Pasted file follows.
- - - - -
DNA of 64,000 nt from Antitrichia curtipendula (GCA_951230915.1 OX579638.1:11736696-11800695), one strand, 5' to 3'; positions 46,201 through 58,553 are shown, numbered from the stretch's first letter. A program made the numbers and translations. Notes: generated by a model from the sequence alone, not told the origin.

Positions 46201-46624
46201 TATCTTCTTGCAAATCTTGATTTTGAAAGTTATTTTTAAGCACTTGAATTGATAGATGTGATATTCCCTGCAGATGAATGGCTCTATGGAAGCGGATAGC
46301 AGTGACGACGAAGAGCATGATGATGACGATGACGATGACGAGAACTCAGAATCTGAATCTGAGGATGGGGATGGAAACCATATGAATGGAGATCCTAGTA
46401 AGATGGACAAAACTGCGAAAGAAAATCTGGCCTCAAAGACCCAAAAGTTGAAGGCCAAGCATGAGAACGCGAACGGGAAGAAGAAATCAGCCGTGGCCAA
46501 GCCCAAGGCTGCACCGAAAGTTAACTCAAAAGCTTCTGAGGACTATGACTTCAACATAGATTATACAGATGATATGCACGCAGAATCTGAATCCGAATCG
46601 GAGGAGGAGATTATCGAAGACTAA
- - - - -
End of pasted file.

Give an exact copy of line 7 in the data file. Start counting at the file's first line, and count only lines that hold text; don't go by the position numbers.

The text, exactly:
46601 GAGGAGGAGATTATCGAAGACTAA